Any non-whitespace character, short for [^\s]


Any word character, short for [a-zA-Z_0-9]


Any non-word character, short for [^\w]


A word boundary


A non-word boundary

  • Quantifiers:

Quantifiers specify the number of occurrences of a character to match against the string. The symbols ?, *, + and {} are qualifiers.




X occurs 0 or 1 times, short form for {0,1}


X occurs 0 or more times, short form for {0,}


X occurs 1 or more times, short form for {1,}


X occurs n times only. For ex: \d{3} searches for three digits, .{10} for any character sequence of length 10.


X occurs n or more times. For ex: \d{2,} means the digit must occur at least 2 Or more times.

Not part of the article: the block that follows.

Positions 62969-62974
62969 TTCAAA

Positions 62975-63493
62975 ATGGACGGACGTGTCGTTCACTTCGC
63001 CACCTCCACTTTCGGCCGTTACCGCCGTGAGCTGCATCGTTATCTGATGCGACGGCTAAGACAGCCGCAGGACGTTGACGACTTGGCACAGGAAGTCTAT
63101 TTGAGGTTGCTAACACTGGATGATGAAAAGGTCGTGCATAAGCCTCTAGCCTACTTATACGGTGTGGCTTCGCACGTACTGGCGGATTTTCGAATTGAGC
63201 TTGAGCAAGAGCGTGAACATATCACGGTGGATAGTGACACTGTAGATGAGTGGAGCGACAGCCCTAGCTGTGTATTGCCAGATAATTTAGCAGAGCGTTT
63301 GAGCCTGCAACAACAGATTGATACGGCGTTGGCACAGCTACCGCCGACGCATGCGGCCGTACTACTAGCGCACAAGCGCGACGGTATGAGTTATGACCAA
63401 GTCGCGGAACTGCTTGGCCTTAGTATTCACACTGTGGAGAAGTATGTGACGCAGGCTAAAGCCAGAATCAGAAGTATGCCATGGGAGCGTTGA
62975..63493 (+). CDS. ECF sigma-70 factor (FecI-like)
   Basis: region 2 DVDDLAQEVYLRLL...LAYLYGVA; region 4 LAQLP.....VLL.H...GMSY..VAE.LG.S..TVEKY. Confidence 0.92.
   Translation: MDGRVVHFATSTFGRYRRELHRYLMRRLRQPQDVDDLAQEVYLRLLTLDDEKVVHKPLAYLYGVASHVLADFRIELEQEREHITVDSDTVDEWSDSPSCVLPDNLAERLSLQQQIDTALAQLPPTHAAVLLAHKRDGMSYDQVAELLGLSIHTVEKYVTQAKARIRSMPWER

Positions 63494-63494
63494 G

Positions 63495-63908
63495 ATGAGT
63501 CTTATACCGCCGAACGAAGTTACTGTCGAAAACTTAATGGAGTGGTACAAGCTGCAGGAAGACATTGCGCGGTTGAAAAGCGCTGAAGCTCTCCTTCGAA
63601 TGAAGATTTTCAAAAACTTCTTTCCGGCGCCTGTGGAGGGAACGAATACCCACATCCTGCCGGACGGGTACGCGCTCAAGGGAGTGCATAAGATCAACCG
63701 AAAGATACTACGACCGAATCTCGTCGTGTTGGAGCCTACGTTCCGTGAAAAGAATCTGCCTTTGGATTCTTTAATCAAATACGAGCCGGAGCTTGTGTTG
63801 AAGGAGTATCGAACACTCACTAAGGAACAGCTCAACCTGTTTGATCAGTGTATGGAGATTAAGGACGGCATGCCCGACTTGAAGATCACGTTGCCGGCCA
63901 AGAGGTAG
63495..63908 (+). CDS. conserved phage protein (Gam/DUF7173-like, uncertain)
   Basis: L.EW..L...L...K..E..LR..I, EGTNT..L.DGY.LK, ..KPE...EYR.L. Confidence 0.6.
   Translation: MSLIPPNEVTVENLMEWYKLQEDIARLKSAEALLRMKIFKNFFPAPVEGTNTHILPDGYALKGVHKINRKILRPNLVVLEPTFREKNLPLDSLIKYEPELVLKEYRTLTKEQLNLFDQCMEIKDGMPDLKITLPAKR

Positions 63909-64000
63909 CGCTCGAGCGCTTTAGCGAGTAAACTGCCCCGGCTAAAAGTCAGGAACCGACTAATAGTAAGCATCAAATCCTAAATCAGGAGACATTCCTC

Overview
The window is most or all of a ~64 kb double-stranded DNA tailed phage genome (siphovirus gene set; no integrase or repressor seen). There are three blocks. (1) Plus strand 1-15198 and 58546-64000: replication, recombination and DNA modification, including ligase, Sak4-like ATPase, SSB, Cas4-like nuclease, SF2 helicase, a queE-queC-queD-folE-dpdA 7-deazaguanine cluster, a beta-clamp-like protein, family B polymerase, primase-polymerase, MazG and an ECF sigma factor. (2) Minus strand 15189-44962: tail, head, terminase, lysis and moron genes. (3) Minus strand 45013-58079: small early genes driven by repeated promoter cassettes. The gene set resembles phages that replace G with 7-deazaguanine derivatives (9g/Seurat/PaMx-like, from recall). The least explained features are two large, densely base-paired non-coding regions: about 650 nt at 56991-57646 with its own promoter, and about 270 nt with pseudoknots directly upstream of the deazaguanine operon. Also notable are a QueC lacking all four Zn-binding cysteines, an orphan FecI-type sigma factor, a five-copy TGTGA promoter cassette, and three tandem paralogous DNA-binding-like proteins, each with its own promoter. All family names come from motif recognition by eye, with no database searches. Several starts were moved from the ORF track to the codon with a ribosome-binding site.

X occurs at least y times but less than z times.

For ex: \d{1,4} means the digit must occur at least once and at a maximum of four.


? after a quantifier makes it a reluctant quantifier. It tries to find the smallest match.

This makes the regular expression stop at the first match.

Phone Number Validation using Regex

Pattern 1: Create a regular expression that accepts 10-digit numeric characters starting with 7, 8 or 9 only.


Pattern 2: Create a regular expression that accepts 10-digit numeric characters starting with 7, 8 or 9 and after first 3 digits there should be a '-' or white space. Then again after the second 3 digits there should be a '-' or white space.



Regex expressions looks complex, and they are complex, because they’re so useful. But seriously, I regret not jumping in and learning them sooner, because logically they are no more difficult than any coding language, and syntactically they end up being very intuitive and easy to look up.